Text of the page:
A month without Facebook

I’ve been a month without Facebook… well.. I say I’m a month without it – but truth be told a few days ago I reactivated my account for the day to see if there’s anything I miss.


There wasn’t.


I have a few gripes here. The first thing is the new interface on the Facebook App. My first thoughts were this: “Have Facebook fired their UX team?!”. There is a new user interface which, after I looked at it for a few minutes I came to the very quick conclusion that I intensely disliked it. It’s ugly, cluttered and for someone who was wondering if he wanted to come back to Facebook, it turned me off immediately.


There is a theory which applies to web design which I guess should also apply to app design – you have 5 seconds to grab the users attention. If you don’t, they will leave. Facebook for Android certainly didn’t grab mine. Not in any sort of positive light.


I’ve been told that I’m not alone here. Earlier on I received a text message from one of my friends which said that she had “Joined the ‘Delete your Facebook’ bandwagon”. Up until that point, I was unaware that any such bandwagon existed. After I looked into it a little more, I found that there has been an outcry of concerns regarding the new “Identify TV and Music” feature. This feature listens to background noise as you are making a post from your app to give the option to add this detected information to your post. People are concerned about their privacy and that’s something that I do understand. It is a bit creepy.


When I decided that I needed a break from Facebook, it wasn’t out of any moral standpoint. It was because I needed to get things done. I needed to spend some time learning and improving my web design and front end skills. I’ve managed to do this and am happy with what I have achieved so far. Then I realised that for many people, Facebook is more than just a community, more than just a social network. For many people, Facebook is an extension on themselves. Facebook is not just used as a communicative tool, it’s like another part of you. Not just part of your life, but part of you as a person.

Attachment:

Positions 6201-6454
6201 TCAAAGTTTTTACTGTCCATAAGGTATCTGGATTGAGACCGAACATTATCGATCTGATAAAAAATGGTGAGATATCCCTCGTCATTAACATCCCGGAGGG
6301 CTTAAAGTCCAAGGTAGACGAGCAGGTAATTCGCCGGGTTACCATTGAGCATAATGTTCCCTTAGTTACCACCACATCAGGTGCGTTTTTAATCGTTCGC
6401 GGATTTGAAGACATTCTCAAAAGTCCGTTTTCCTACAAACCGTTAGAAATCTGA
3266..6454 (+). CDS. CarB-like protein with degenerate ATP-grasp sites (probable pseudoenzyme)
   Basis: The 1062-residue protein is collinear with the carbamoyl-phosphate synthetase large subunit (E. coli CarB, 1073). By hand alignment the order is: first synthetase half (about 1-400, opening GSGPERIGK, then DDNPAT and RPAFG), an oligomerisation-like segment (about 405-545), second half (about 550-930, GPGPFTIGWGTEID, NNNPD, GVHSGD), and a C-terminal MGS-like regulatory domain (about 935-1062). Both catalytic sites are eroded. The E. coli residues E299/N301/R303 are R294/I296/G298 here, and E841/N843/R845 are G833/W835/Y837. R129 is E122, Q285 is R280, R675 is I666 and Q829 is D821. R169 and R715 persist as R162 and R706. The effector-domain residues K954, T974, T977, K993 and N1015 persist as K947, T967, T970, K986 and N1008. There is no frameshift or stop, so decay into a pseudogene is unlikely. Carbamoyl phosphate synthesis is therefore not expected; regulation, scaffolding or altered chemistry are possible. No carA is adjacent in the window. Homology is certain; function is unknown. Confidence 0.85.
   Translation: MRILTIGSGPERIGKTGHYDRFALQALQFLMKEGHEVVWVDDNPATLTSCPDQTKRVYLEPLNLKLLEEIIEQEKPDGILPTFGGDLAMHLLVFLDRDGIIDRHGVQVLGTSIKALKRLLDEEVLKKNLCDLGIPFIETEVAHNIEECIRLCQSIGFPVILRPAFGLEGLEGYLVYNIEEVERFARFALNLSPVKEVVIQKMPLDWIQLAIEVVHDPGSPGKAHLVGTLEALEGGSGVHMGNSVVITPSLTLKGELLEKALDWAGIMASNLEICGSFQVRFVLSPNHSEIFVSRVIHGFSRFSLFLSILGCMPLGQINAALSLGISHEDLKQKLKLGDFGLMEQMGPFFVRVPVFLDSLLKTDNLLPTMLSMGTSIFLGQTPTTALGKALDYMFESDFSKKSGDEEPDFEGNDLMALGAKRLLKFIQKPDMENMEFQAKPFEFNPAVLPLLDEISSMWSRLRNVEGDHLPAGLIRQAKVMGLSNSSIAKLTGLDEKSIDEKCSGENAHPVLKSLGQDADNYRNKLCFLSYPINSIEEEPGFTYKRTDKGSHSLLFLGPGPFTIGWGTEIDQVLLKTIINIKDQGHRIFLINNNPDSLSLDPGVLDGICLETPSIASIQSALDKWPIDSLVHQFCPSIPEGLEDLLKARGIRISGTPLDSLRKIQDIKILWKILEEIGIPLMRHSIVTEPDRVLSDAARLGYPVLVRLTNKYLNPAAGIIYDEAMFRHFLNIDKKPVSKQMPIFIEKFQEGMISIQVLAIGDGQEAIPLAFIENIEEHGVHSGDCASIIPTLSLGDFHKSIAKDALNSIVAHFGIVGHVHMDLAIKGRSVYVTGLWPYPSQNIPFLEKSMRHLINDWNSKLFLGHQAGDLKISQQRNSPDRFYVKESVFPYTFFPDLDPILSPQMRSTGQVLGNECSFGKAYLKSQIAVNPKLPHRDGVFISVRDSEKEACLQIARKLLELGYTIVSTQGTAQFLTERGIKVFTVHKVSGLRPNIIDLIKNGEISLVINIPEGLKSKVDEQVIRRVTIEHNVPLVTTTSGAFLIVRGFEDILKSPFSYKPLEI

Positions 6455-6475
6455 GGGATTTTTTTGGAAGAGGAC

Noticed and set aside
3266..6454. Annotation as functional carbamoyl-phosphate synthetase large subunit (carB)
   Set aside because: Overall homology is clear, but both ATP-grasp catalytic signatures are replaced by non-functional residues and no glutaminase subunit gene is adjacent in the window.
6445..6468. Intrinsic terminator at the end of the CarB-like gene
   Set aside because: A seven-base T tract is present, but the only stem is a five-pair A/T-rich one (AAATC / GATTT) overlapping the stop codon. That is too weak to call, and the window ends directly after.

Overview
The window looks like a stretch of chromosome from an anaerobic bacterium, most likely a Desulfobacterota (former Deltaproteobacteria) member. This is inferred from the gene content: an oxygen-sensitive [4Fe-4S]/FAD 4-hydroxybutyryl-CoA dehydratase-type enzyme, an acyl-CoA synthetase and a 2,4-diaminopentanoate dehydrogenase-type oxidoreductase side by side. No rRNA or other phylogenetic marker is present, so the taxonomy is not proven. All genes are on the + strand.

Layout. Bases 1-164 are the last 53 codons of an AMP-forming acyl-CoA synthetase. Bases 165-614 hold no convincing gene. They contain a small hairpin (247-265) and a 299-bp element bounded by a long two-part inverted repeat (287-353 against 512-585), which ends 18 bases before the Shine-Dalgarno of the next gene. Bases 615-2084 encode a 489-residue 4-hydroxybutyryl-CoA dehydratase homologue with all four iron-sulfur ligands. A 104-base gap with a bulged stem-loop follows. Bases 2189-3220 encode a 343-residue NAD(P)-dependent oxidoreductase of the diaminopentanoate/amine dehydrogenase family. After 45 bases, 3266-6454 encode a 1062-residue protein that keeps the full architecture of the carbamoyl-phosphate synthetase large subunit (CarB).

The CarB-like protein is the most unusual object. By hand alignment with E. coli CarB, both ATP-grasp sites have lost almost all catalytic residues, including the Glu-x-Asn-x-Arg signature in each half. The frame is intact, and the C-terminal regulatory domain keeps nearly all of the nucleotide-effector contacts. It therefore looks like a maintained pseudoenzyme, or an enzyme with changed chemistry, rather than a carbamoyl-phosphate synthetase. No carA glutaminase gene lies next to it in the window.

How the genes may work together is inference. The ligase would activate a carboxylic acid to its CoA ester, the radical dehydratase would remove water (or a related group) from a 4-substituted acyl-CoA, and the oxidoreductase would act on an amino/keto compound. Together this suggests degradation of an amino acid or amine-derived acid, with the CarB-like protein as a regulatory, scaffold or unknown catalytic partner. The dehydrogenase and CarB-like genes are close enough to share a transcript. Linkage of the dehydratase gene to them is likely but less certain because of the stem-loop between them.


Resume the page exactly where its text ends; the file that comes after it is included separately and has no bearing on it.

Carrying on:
This isn’t what I want to use the internet for. As a tool for communication – absolutely, the internet is amazing. As a learning resource, the internet is amazing. I want to use the internet to improve myself, to improve my skills and learn new ones. I want to make connections with people who I don’t know who have the same interests, passions, motivation and drive as I do. To collaborate towards something that can ultimately make a difference. To learn from each other, teach and to help. Shouldn’t this be the case? With so many people, this just isn’t the case any more. There is one website they visit. One website they have any sort of interest in. Isn’t it just a little sad?


Facebook Suicide

So I decided that while I’m doing my Treehouse and Codecademy courses, I would deactivate Facebook. It’s strangely liberating. No doubt I’ll now get hooked on G+ and Twitter.

Two years…

Its been two years since i’ve made a post here. That is utterly insane! It’s easy to get distracted on the internet and I swear the biggest distraction of all is Facebook. What would life without Facebook be like? I would put money on that I would be thousands of times more productive. You open up the internet, you open a few tabs and it’s almost a guarantee that the first thing you will open will be Facebook.


I like the idea of social networking. I like the idea of staying in touch with my friends and keeping each other updated on what we’ve been doing – but to many people, Facebook is an obsession. They’re addicted.


A more interesting model of social networking is Google+. My circles in G+ are generally based around the Open Source community, Linux, Chrome OS and Web Design. A few close friends are there too which is awesome, but Google + helps encourage productivity in a way Facebook never has done so.. is it a time to commit Facebook Suicide?


We’ll see if I have the balls!